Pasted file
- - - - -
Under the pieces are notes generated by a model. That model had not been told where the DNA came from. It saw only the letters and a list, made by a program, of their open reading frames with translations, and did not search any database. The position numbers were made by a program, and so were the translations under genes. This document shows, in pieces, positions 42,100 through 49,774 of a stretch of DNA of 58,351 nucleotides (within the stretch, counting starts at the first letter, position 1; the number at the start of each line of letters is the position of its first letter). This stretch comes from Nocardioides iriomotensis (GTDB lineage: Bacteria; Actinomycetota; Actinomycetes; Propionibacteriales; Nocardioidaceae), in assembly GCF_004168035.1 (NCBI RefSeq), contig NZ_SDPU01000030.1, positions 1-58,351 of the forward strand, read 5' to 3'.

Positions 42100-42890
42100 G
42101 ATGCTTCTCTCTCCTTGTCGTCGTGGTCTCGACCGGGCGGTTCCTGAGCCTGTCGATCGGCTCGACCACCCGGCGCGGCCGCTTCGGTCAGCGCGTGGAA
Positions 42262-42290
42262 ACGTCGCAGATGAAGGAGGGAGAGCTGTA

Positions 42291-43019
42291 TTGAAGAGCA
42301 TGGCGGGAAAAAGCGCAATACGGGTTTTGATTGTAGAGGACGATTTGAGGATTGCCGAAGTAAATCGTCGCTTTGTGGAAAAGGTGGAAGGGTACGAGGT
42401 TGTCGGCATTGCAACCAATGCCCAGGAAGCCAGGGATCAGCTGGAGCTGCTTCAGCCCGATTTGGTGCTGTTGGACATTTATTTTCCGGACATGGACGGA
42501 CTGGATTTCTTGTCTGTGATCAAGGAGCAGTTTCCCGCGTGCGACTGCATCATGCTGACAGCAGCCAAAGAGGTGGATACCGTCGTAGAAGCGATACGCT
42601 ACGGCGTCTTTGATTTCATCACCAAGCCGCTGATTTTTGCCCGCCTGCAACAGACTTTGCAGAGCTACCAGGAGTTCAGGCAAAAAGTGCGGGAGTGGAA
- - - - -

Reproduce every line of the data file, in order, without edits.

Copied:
Under the pieces are notes generated by a model. That model had not been told where the DNA came from. It saw only the letters and a list, made by a program, of their open reading frames with translations, and did not search any database. The position numbers were made by a program, and so were the translations under genes. This document shows, in pieces, positions 42,100 through 49,774 of a stretch of DNA of 58,351 nucleotides (within the stretch, counting starts at the first letter, position 1; the number at the start of each line of letters is the position of its first letter). This stretch comes from Nocardioides iriomotensis (GTDB lineage: Bacteria; Actinomycetota; Actinomycetes; Propionibacteriales; Nocardioidaceae), in assembly GCF_004168035.1 (NCBI RefSeq), contig NZ_SDPU01000030.1, positions 1-58,351 of the forward strand, read 5' to 3'.

Positions 42100-42890
42100 G
42101 ATGCTTCTCTCTCCTTGTCGTCGTGGTCTCGACCGGGCGGTTCCTGAGCCTGTCGATCGGCTCGACCACCCGGCGCGGCCGCTTCGGTCAGCGCGTGGAA
Positions 42262-42290
42262 ACGTCGCAGATGAAGGAGGGAGAGCTGTA

Positions 42291-43019
42291 TTGAAGAGCA
42301 TGGCGGGAAAAAGCGCAATACGGGTTTTGATTGTAGAGGACGATTTGAGGATTGCCGAAGTAAATCGTCGCTTTGTGGAAAAGGTGGAAGGGTACGAGGT
42401 TGTCGGCATTGCAACCAATGCCCAGGAAGCCAGGGATCAGCTGGAGCTGCTTCAGCCCGATTTGGTGCTGTTGGACATTTATTTTCCGGACATGGACGGA
42501 CTGGATTTCTTGTCTGTGATCAAGGAGCAGTTTCCCGCGTGCGACTGCATCATGCTGACAGCAGCCAAAGAGGTGGATACCGTCGTAGAAGCGATACGCT
42601 ACGGCGTCTTTGATTTCATCACCAAGCCGCTGATTTTTGCCCGCCTGCAACAGACTTTGCAGAGCTACCAGGAGTTCAGGCAAAAAGTGCGGGAGTGGAA